The Bacteria Babies Need
Could the mystery of the cause of allergies be a bacterium that now seems to have disappeared from the guts of infants? Called B. infantis, nine out of 10 American babies don’t harbor this bacterium in their gut as compared to those in less industrialized countries. The cause could be the rise in cesarean births, the overuse of antibiotics or the use of infant formula in place of breast milk. Studies suggest that by the time babies without B. infantis are older, they are more likely to have allergies and Type 1 diabetes — and be overweight.
By Kristin Lawless
June 17, 2018
We may be missing the key to one of the biggest boons to public health since the introduction of iodine into the food supply in 1924.
Scientists at the University of California, Davis, have found that a strain of bacteria called B. infantis that is thought to have been the dominant bacterium in the infant gut for all of human history is disappearing from the Western world. According to their research, this was probably caused by the rise in cesarean births, the overuse of antibiotics and the use of infant formula in place of breast milk.
Indeed, nine out of 10 American babies don’t harbor this bacterium in their gut, while researchers suspect that the majority of infants in less industrialized countries do.
Bruce German, a professor of food science and technology and one of the U.C. Davis researchers, says, “The central benefits of having a microbiota dominated by B. infantis is that it crowds all the other guys out” — especially pathogenic bacteria, which can cause both acute illnesses and chronic inflammation that leads to disease.
Studies suggest that by the time babies without B. infantis are children, they are more likely to have allergies and Type 1 diabetes and more likely to be overweight. This change to the infant gut may be at the root of the rising prevalence of diseases and ailments, from allergies to certain cancers.
Dr. German and his colleagues learned about the missing bacterium by studying breast milk. They found that the milk contains an abundance of oligosaccharides, carbohydrates that babies are incapable of digesting. Why would they be there if babies can’t digest them?
They realized that these carbohydrates weren’t feeding the baby — they were feeding B. infantis.
What can new mothers do to ensure that their babies have this beneficial bacterium? At the moment, nothing.
If you live in the industrialized world, you probably can’t pass B. infantis on to your baby. Not even if you give birth vaginally, breast-feed exclusively and eat well.
B. infantis is not the only endangered bacterium in the West, and babies aren’t the only ones affected. By studying mice, researchers at Stanford have found that a lack of dietary fiber — which is missing from most processed foods — results in the loss of important bacterial strains.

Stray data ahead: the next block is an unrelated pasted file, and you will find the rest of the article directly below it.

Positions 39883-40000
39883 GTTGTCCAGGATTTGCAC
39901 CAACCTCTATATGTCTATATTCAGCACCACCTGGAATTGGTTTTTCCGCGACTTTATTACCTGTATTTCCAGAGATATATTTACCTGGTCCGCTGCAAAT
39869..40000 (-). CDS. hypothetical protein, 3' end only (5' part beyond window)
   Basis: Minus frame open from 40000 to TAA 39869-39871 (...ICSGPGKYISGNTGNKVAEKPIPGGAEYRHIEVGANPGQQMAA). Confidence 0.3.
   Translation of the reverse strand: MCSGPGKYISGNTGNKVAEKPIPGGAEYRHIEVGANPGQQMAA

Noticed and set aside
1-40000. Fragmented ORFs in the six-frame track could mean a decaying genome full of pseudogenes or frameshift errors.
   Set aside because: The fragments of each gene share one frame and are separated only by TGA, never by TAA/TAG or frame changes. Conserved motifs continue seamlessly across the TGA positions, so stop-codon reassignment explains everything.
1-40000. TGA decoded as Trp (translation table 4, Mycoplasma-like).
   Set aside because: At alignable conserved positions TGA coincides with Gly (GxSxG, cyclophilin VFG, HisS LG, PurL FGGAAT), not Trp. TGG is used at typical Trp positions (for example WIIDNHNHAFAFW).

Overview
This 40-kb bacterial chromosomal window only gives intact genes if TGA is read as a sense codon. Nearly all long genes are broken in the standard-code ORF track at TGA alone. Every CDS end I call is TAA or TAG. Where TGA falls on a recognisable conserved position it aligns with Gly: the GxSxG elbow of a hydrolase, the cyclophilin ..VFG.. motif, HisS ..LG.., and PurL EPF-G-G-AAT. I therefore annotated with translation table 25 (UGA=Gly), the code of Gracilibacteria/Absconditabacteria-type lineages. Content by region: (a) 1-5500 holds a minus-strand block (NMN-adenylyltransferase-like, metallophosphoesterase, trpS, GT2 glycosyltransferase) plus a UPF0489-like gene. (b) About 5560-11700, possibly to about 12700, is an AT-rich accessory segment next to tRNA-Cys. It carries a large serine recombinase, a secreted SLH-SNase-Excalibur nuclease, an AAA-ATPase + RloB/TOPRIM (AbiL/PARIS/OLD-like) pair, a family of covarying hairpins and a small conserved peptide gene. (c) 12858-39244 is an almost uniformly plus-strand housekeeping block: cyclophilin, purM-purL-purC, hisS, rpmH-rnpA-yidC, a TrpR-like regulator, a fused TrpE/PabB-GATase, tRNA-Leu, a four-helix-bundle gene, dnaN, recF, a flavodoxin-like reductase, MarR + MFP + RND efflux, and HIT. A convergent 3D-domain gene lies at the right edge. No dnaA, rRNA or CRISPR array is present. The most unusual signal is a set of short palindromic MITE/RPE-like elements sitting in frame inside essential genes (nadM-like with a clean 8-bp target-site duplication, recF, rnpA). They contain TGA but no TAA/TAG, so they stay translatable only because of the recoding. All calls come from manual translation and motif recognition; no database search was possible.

Once these strains are gone, the only way to get them back will be to deliberately reintroduce them.
In a study funded by a company that plans to do just that, Dr. German and colleagues fed B. infantis to breast-fed babies. They found that it took over the entire lower intestine, crowding out pathogenic bacteria.
Although it’s too early to know if these babies will turn out to be healthier than their peers, the hope is that the presence of B. infantis for the first year or two of life will help prevent colic, allergies, asthma, obesity, diabetes, heart disease and cancers later in life.
Dr. German envisions a future when it will be common for us to add the bacterium to some of our foods, much as we did with iodine.
But just inoculating babies with B. infantis won’t be enough. We should also give their mothers the opportunity to breast-feed.
The bacterium can’t survive without the carbohydrates it depends on. While companies are trying to figure out how to add oligosaccharides into infant formula, it will be very difficult to replicate the complexity and concentration of the carbohydrates that are naturally present in breast milk.
While the decision to breast-feed is often framed as a personal choice, most women have no choice. Only 15 percent of workers and 4 percent of the lowest-paid workers in the United States have access to paid family leave, which means they often can’t afford to stay home with a newborn.
Many other nations — like Austria, Bulgaria, the Czech Republic, Hungary, Japan, Latvia, Lithuania, Norway and Slovakia — manage to provide working parents with more than a year’s worth of paid family leave.
We should do the same. It’s not just about better personal health, but about better public health, which has been in decline in this country for decades.
We’d also be wise to heed these findings on the microbiota as a harbinger of what’s to come. The promotion of infant formula in place of breast milk, and our reliance on processed foods into adulthood, have had some unforeseen and frightening repercussions for our health. The industrialization of our food supply is changing us from the inside out.
Kristin Lawless is the author of “Formerly Known as Food: How the Industrial Food System Is Changing Our Minds, Bodies, and Culture.”